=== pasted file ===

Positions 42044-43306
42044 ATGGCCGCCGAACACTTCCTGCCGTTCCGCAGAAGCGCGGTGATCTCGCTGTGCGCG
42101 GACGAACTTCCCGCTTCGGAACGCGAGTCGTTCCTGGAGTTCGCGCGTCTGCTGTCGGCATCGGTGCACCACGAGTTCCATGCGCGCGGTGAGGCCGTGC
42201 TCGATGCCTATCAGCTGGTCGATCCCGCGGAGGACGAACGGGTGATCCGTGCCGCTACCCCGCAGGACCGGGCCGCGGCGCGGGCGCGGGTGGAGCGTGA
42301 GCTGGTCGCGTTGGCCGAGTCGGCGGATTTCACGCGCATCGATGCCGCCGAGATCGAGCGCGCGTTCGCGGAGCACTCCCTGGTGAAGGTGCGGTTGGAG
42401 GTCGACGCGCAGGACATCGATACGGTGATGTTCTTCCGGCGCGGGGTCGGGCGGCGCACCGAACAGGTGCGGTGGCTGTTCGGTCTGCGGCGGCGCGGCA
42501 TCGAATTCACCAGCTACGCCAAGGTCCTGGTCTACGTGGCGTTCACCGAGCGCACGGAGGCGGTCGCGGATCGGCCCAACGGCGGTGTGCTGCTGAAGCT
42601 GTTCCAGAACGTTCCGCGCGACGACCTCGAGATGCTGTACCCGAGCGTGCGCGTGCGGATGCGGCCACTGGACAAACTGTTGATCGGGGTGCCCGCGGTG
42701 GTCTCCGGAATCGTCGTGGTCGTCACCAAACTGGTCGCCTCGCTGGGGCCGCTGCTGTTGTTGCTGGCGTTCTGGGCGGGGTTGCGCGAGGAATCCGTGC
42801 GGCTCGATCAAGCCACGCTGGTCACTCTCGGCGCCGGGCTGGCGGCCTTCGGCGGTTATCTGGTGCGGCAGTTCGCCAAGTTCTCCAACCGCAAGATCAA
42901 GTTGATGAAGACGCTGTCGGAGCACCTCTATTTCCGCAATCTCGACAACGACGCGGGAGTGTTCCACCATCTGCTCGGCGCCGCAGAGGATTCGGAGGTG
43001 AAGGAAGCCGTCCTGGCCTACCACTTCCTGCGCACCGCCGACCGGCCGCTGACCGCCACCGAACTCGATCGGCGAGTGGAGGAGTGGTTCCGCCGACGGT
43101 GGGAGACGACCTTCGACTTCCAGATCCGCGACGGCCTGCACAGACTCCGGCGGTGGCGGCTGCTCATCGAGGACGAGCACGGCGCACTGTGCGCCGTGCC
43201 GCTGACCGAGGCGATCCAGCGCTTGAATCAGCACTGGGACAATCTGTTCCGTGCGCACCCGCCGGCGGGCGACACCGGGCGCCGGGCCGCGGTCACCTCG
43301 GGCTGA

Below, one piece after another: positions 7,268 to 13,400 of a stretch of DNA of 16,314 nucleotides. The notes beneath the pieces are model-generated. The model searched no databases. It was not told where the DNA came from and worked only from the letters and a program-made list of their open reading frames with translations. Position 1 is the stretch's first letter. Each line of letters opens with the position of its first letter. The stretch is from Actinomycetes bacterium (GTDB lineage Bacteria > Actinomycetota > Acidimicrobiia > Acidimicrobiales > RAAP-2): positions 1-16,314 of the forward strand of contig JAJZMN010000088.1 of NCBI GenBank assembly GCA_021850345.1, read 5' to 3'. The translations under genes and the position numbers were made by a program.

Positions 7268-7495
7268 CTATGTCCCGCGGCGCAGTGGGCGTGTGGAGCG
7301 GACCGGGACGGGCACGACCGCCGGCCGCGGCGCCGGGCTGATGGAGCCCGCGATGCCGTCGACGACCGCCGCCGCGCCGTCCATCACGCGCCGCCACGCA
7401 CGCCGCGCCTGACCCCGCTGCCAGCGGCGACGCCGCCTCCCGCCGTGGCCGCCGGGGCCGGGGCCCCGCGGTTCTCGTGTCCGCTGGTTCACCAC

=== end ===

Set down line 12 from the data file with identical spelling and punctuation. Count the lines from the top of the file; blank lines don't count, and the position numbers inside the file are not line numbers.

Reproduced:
43001 AAGGAAGCCGTCCTGGCCTACCACTTCCTGCGCACCGCCGACCGGCCGCTGACCGCCACCGAACTCGATCGGCGAGTGGAGGAGTGGTTCCGCCGACGGT